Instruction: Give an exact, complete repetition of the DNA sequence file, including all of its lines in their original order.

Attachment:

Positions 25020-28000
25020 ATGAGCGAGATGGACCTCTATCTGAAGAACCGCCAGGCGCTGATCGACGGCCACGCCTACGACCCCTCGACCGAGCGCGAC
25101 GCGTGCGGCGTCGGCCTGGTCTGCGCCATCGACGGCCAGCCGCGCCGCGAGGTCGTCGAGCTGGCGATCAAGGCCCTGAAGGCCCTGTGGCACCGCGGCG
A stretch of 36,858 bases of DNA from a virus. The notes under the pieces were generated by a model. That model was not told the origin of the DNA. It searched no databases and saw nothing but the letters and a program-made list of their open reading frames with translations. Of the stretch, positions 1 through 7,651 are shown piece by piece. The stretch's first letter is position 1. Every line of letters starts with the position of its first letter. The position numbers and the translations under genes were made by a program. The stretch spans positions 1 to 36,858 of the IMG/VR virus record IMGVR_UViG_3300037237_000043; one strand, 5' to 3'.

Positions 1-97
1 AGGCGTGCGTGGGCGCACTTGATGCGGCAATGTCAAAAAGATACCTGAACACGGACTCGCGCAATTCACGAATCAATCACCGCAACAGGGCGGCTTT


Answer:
Positions 25020-28000
25020 ATGAGCGAGATGGACCTCTATCTGAAGAACCGCCAGGCGCTGATCGACGGCCACGCCTACGACCCCTCGACCGAGCGCGAC
25101 GCGTGCGGCGTCGGCCTGGTCTGCGCCATCGACGGCCAGCCGCGCCGCGAGGTCGTCGAGCTGGCGATCAAGGCCCTGAAGGCCCTGTGGCACCGCGGCG
A stretch of 36,858 bases of DNA from a virus. The notes under the pieces were generated by a model. That model was not told the origin of the DNA. It searched no databases and saw nothing but the letters and a program-made list of their open reading frames with translations. Of the stretch, positions 1 through 7,651 are shown piece by piece. The stretch's first letter is position 1. Every line of letters starts with the position of its first letter. The position numbers and the translations under genes were made by a program. The stretch spans positions 1 to 36,858 of the IMG/VR virus record IMGVR_UViG_3300037237_000043; one strand, 5' to 3'.

Positions 1-97
1 AGGCGTGCGTGGGCGCACTTGATGCGGCAATGTCAAAAAGATACCTGAACACGGACTCGCGCAATTCACGAATCAATCACCGCAACAGGGCGGCTTT